December 2015
Volume 6, Issue 11


A Review of the Positive Influence of Crown Contours on Soft-Tissue Esthetics

Managing the facial and proximal gingival profiles solely using restorative contours

Richard P. Kinsel, DDS; Bryan I. Pope, DMD, MSD; and Daniele Capoferri

Esthetic crown restorations require precise control of multiple variables during crown fabrication in biologic synergy with the surrounding soft-tissue profile. This commendable goal frequently challenges the treatment team.

The free gingival margin has been described as knife-edged and parabolic, following the buccal and palatal extent of the alveolar bone and cementoenamel junction (CEJ) of the tooth.1,2 The facial contour of the soft tissue is greatly influenced by the concavity of the root interface relative to the convexity of the coronal enamel.3

Simulation of a natural tooth also depends on the location of the facial gingival zenith, defined as the most apical position of the free gingival margin. In healthy normal dentition, this is generally 1 mm distal to the midpoint of the tooth. This is most pronounced in maxillary central incisors and reduced in lateral incisors and cuspids.4

The proximal surface contours of the CEJ are parabolic in shape and slightly concave. The interdental papilla occupies the proximal area apical from the contact point.5 The restorative management of proximal soft tissue relies on many factors, including the embrasure volume, location of the crestal bone from the restorative contact point, and periodontal/peri-implant health of the adjacent tooth or implant.6-9

The following cases review how to manage the facial and proximal gingival profiles solely using restorative contours. Understanding of the biology of soft tissues adjacent to natural dentition and the innate potential for spatial manipulation is of utmost importance. These concepts are directly applicable to implant-supported crowns.

Coronal Migration of the Free Gingival Margin

Iatrogenic gingival recession, as in the first patient case shown, can be caused by restorative gingival margins that have impinged upon biologic width.10,11 The typical clinical appearance of the soft tissue when a crown margin has impinged upon connective tissue attachment is shown in Figure 1. The clinical appearance was confirmed by bone sounding using a periodontal probe,12 also shown in Figure 1. There was, thus, a general expectation that the facial gingiva margin would migrate coronally. Diagnostic casts were made for the fabrication of the provisional crown.

After removal of the metal-ceramic crown, the underlying tooth preparation demonstrated excessive apical placement of the gingival margin and inadequate axial reduction (Figure 2). Initial corrective treatment involved smoothing the previously prepared cementum using a 16-fluted carbide finishing bur. Proper axial-gingival reduction was completed, and the gingival margin was placed coronal to the CEJ of the adjacent central incisor (Figure 3).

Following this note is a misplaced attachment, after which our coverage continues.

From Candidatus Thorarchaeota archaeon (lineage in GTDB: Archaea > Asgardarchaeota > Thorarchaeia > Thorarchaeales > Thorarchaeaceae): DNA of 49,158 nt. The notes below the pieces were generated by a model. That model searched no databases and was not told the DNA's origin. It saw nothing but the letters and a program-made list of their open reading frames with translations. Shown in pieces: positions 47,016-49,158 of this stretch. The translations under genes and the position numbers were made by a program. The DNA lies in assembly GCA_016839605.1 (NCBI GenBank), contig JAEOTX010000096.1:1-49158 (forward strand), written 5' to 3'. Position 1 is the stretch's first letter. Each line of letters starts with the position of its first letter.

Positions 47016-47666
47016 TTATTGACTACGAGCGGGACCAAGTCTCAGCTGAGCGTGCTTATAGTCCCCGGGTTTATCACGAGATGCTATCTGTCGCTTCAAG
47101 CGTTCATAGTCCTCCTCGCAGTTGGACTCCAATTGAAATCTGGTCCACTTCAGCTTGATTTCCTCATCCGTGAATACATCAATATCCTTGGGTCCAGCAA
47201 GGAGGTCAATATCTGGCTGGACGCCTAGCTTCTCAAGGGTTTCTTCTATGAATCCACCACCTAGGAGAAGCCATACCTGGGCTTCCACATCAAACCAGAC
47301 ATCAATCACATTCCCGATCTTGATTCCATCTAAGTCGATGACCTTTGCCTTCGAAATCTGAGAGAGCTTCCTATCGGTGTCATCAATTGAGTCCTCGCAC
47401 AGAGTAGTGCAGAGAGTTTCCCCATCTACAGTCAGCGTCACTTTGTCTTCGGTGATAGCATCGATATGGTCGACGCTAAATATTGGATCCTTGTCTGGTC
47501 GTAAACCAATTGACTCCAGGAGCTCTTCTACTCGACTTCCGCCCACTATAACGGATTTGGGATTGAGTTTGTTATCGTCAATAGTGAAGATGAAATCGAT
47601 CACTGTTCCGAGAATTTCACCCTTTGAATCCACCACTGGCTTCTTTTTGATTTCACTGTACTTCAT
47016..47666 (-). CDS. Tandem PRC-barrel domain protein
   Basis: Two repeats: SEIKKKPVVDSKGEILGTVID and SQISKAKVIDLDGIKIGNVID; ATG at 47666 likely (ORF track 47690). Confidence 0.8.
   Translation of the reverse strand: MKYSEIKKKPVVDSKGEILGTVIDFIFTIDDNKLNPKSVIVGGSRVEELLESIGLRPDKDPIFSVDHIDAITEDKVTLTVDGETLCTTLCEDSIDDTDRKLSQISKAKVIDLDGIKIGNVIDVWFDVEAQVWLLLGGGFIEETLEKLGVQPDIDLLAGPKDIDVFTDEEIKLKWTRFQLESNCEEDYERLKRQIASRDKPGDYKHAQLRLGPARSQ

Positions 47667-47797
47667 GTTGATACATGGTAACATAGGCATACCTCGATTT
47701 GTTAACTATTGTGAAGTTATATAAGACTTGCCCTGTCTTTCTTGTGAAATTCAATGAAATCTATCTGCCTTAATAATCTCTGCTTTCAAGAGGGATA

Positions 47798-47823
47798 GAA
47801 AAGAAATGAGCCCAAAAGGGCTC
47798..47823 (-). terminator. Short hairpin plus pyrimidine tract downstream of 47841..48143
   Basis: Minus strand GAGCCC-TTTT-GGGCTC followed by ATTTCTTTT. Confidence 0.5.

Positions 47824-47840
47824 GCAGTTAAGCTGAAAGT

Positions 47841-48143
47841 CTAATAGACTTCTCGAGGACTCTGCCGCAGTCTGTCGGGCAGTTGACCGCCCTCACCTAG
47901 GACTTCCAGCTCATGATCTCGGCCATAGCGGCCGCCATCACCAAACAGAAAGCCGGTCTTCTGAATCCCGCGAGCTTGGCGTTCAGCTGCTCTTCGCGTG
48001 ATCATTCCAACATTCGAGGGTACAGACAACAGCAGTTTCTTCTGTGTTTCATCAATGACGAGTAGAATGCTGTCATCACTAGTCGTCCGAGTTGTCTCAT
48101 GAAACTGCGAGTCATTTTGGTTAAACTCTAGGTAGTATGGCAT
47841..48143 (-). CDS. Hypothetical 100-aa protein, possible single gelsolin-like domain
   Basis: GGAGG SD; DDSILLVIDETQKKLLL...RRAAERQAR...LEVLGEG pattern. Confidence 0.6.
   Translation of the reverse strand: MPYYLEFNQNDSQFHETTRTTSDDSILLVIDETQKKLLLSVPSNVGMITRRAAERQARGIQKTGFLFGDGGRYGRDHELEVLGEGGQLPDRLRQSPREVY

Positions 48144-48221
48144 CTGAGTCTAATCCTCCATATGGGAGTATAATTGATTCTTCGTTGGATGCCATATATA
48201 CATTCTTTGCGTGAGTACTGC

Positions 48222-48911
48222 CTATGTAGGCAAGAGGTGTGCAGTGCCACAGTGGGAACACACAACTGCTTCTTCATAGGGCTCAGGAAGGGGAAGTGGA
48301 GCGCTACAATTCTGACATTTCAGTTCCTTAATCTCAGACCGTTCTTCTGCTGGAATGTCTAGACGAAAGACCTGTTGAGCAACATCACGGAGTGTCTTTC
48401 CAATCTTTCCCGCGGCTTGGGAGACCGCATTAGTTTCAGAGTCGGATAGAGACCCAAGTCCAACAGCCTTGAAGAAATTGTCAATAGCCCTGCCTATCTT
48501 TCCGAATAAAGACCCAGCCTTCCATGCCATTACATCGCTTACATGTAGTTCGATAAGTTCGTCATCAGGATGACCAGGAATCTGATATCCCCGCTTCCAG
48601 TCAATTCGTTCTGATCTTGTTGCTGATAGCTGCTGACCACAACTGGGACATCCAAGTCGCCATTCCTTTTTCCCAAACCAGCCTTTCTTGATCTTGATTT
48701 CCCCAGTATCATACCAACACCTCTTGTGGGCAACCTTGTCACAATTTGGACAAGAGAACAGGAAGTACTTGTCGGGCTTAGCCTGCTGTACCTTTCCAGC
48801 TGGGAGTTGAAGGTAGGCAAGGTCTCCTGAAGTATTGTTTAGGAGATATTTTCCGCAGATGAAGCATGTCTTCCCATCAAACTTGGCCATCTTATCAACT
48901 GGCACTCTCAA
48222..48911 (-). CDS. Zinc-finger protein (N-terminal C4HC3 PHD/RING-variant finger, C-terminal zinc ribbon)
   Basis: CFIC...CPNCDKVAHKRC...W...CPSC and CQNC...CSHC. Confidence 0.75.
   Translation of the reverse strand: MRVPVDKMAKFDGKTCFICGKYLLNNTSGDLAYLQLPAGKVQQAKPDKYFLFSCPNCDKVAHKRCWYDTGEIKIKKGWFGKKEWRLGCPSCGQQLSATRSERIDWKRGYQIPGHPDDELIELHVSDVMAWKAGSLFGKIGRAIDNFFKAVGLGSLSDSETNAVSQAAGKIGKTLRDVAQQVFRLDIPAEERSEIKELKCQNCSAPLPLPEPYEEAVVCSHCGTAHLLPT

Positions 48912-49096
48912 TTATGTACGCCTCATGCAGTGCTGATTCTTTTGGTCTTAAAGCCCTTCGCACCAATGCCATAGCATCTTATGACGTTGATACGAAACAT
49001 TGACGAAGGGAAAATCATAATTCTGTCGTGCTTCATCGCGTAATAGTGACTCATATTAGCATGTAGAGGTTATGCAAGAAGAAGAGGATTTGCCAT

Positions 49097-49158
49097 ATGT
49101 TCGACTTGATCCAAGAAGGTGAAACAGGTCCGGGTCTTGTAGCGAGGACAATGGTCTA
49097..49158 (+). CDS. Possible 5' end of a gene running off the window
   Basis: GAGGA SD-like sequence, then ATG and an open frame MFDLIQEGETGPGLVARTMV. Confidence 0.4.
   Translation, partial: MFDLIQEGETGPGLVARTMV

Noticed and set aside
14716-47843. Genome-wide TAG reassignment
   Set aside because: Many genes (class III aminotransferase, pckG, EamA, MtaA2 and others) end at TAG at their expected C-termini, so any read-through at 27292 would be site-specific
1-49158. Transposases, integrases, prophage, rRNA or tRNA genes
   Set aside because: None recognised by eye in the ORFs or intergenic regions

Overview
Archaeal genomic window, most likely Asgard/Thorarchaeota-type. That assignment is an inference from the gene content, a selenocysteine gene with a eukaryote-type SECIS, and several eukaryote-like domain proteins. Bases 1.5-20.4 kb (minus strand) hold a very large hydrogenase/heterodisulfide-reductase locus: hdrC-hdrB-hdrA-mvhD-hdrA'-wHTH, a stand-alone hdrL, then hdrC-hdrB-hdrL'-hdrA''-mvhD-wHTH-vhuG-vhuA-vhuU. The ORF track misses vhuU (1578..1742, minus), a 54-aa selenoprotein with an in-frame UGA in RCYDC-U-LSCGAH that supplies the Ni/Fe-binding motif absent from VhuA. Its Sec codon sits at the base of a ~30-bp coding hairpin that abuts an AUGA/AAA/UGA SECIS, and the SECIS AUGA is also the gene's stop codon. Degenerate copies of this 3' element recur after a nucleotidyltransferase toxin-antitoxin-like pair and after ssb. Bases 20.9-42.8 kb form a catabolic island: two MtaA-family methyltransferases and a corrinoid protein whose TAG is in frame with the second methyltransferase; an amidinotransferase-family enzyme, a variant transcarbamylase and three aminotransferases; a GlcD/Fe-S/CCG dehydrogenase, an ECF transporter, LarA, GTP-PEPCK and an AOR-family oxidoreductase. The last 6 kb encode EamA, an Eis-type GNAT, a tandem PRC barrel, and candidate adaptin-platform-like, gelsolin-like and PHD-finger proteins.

The provisional restoration was designed with an under-contoured facial margin that facilitated coronal migration of the facial gingiva over the root surface by a process known as creeping attachment.13-15 This has been reported to result in a stable, long junctional epithelial adhesion or attachment, which is resistant to bacterial infection.16,17

After 6 weeks, the optimal apical location and shape of the definitive facial margin was achieved (Figure 4). Impressions were taken and the metal-ceramic crown delivered. The 1-year clinical appearance demonstrated the stability and clinical health of the facial and proximal gingival profile (Figure 5).

Influence of Crown Contours on the Gingival Profile

The free gingival margin can be moved apically using only the crown convexity without surgical crown lengthening. This requires that the osseous crest be located at an apical position that is > 2 mm.18,19 This permits displacement of the free gingival margin while preserving natural biologic width dimension. In this case, bone sounding was required to determine precisely the location of the alveolar housing.

The patient seen in Figure 6 had a facial gingival asymmetry of the right central incisor tooth caused by altered passive eruption.20,21 A ceramic crown restoration was required due to inadequate remaining coronal tooth support. Bone sounding using a periodontal probe indicated that the intracrevicular sulcus was 1 mm for the left central incisor and 2.5 mm for the right central incisor (altered passive eruption). Therefore, the free gingival margin could be positioned apically 1.5 mm without impinging upon the junctional epithelial attachment.

Prior to placement of the gingival margin, a non-impregnated retraction cord was placed into the sulcus (Figure 7) to move the free gingival margin apically to the same level as the adjacent central incisor. The position of the facial free gingival margin was determined by selective removal of stone from the master cast, developing symmetry with the adjacent central incisor (Figure 8). The convex CEJ contour of the definitive crown moved the free gingival margin into an esthetic and biologically acceptable position. The 1-year appearance of the gingival profile confirmed clinical health and positional stability (Figure 9).